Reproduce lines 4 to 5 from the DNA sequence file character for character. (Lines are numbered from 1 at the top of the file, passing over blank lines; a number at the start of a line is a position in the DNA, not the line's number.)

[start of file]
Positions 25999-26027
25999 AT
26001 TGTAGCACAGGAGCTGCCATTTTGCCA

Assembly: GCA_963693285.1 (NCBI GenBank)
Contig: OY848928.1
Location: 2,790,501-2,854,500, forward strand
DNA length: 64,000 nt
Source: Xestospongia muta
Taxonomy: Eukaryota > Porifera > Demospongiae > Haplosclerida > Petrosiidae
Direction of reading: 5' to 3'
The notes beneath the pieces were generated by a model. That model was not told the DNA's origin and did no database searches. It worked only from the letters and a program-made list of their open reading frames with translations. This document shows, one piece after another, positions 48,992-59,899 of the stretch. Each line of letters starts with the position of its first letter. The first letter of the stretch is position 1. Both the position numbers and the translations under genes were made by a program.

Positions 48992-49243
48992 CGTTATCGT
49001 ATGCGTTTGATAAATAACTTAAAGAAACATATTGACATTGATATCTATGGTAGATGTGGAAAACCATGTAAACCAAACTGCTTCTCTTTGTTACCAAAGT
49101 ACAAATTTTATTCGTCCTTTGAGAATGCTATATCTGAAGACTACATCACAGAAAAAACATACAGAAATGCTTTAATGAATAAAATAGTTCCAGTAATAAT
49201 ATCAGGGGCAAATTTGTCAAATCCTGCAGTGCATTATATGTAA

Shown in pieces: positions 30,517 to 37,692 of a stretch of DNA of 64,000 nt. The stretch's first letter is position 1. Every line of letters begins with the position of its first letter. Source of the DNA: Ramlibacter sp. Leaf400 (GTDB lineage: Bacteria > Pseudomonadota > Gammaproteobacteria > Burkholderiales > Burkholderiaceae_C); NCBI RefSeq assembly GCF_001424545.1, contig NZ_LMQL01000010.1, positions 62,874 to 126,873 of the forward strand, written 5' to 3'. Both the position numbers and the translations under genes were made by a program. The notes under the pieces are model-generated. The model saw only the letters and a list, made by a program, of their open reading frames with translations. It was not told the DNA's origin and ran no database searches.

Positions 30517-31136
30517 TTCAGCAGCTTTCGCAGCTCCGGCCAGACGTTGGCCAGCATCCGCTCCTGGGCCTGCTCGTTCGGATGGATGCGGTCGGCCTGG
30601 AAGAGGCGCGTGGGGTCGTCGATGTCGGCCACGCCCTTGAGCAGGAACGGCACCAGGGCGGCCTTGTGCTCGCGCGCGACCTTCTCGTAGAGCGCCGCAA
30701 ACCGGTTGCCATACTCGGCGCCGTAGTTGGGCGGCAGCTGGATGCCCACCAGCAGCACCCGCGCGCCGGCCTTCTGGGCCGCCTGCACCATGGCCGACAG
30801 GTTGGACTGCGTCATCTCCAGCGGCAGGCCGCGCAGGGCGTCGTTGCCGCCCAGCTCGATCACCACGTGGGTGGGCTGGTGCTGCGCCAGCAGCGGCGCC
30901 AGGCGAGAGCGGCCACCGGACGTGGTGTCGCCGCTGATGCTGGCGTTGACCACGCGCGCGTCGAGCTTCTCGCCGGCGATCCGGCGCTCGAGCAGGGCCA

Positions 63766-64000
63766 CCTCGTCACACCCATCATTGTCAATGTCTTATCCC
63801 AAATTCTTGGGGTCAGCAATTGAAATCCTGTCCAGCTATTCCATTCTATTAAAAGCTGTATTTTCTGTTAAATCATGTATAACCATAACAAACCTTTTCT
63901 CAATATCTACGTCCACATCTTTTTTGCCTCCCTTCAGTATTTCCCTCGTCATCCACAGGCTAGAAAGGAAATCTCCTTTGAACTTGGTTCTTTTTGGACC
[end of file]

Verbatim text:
Assembly: GCA_963693285.1 (NCBI GenBank)
Contig: OY848928.1